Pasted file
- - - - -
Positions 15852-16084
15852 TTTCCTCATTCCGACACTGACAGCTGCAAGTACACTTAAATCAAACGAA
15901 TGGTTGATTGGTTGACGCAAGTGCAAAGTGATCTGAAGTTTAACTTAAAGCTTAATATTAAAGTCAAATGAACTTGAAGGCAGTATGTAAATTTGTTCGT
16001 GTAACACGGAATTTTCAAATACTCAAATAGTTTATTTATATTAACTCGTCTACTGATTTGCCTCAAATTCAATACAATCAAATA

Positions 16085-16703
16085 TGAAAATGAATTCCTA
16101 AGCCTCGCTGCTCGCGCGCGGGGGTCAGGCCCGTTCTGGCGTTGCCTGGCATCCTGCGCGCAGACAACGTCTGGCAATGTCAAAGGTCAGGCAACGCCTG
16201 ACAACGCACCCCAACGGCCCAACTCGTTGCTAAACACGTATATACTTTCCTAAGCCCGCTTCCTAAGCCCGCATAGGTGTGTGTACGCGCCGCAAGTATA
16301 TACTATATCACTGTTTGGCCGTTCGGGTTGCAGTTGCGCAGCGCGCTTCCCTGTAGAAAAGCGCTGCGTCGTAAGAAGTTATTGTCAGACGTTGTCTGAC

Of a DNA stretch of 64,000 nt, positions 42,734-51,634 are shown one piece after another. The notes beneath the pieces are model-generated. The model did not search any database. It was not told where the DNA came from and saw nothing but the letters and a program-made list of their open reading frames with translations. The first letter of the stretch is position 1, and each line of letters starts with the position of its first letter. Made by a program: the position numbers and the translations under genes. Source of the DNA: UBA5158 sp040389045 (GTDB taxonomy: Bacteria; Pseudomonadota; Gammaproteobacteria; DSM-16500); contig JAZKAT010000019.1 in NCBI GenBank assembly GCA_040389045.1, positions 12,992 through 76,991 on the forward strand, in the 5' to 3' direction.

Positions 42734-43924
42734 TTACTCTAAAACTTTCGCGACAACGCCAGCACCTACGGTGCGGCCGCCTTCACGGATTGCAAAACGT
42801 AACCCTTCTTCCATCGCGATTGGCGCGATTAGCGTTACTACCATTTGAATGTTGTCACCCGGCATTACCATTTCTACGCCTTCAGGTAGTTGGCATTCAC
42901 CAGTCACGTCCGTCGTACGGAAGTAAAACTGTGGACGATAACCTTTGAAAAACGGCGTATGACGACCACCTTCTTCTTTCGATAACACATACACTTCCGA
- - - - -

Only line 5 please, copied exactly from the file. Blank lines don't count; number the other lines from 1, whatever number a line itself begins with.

Positions 16085-16703